Uniswap V2

Uniswap V2 is currently in a testnet release, and is slated to be deployed to mainnet in 2020 Q2, pending a successful formal verification. Looking for V1 documentation?

You’ve arrived! The pages that follow contain comprehensive documentation of the Uniswap V2 ecosystem. Briefly, Uniswap is a protocol for exchanging ERC-20 tokens on Ethereum. It eliminates trusted intermediaries and unnecessary forms of rent extraction, allowing for fast, efficient trading. Where it makes tradeoffs decentralization, censorship resistance, and security are prioritized. Uniswap is open-source software licensed under GPL.

You might be wondering about Uniswap V1. The first version of the protocol, launched in November 2018 at Devcon 4, is still around. In fact, because of its permissionless nature, it will exist for as long as Ethereum does! However, V2 includes a number of tangible improvements over V1, which this documentation will explore in depth.

Dive In

See the introductory blog post for a walkthrough of the following V2 features and more!

Resources

How it all Works

Uniswap is made up of a series of smart contracts, each the venue for a unique ERC-20⇄ERC-20 pair. Pair smart contracts hold reserves (balances) of their constituent tokens, and define rules around how these reserves can be changed. Anyone can become a liquidity provider for a pair by depositing an equivalent value of each token in exchange for pool tokens. These tokens track liquidity providers’ pro-rata shares of the total reserves, and can be redeemed for the underlying assets at any time.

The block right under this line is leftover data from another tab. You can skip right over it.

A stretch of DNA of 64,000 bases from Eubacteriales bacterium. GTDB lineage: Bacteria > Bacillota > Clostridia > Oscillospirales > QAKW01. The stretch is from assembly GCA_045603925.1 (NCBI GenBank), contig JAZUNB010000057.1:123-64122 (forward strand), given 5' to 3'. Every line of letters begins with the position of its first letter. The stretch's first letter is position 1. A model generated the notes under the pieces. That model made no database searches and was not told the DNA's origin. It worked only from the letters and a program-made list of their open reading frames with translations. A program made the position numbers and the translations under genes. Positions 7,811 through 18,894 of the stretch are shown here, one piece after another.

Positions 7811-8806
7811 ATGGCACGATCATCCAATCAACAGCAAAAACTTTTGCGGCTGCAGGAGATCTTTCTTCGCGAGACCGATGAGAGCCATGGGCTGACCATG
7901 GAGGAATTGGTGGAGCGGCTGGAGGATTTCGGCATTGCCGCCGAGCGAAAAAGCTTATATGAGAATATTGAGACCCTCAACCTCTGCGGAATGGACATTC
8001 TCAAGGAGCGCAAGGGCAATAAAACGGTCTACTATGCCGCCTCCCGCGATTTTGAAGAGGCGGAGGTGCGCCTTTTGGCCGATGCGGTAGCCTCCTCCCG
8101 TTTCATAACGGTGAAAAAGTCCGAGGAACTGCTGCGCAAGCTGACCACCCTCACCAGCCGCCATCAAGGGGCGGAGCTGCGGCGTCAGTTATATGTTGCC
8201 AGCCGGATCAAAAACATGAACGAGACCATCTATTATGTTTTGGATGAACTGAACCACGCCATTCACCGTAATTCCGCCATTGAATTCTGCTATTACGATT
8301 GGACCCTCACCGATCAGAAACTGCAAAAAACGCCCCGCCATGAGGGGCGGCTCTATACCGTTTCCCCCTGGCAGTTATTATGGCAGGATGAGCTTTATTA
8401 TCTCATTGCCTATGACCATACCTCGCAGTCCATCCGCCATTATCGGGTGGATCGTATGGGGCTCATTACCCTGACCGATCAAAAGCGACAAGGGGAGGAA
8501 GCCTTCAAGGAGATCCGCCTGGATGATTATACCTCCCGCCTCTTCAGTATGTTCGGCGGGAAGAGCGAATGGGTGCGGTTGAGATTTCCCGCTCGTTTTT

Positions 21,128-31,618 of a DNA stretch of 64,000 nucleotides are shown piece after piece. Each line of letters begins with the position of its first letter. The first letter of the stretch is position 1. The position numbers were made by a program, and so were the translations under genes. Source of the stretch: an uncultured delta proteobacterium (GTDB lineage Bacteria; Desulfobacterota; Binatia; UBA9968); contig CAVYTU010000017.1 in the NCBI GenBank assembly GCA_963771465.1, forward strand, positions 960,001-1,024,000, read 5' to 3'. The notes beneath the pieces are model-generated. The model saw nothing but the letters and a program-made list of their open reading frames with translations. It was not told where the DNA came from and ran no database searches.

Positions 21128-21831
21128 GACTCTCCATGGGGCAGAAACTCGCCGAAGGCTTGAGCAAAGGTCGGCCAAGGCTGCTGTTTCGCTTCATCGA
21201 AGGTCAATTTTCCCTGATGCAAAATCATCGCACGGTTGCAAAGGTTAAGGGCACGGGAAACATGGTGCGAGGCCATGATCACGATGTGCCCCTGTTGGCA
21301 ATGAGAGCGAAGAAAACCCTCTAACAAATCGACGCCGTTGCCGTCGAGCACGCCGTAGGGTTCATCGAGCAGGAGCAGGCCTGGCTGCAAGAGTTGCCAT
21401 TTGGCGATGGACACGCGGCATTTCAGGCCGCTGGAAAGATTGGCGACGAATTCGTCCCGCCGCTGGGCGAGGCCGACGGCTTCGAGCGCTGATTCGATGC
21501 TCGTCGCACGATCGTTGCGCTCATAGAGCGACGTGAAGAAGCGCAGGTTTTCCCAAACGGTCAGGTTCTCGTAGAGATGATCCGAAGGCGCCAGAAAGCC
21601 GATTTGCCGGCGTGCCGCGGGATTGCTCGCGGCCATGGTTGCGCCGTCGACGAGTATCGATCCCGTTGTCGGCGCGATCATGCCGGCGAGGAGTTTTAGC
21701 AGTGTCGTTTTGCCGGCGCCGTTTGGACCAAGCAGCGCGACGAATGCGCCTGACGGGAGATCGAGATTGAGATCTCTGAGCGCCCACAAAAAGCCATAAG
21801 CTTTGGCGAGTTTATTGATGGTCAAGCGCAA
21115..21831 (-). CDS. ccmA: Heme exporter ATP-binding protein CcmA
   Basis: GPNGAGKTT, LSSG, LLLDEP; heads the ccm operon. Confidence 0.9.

Pairs act as automated liquidity providers, standing ready to accept one token for the other as long as the “constant product” formula is preserved. This formula, most simply expressed as x * y = k, states that trades must not change the product (k) of a pair’s reserve balances (x and y). Because k remains unchanged from the reference frame of a trade, it is often referred to as the invariant. This formula has the desirable property that larger trades (relative to reserves) execute at exponentially worse rates than smaller ones.

In practice, Uniswap applies a 0.30% fee to trades, which is added to reserves. As a result, each trade actually increases k. This functions as a payout to liquidity providers, which is realized when they burn their pool tokens to withdraw their portion of total reserves. In the future, this fee may be reduced to 0.25%, with the remaining 0.05% withheld as a protocol-wide charge.

Because the relative price of the two pair assets can only be changed through trading, divergences between the Uniswap price and external prices create arbitrage opportunities. This mechanism ensures that Uniswap prices always trend toward the market-clearing price.

This site is a work in progress. Found an issue?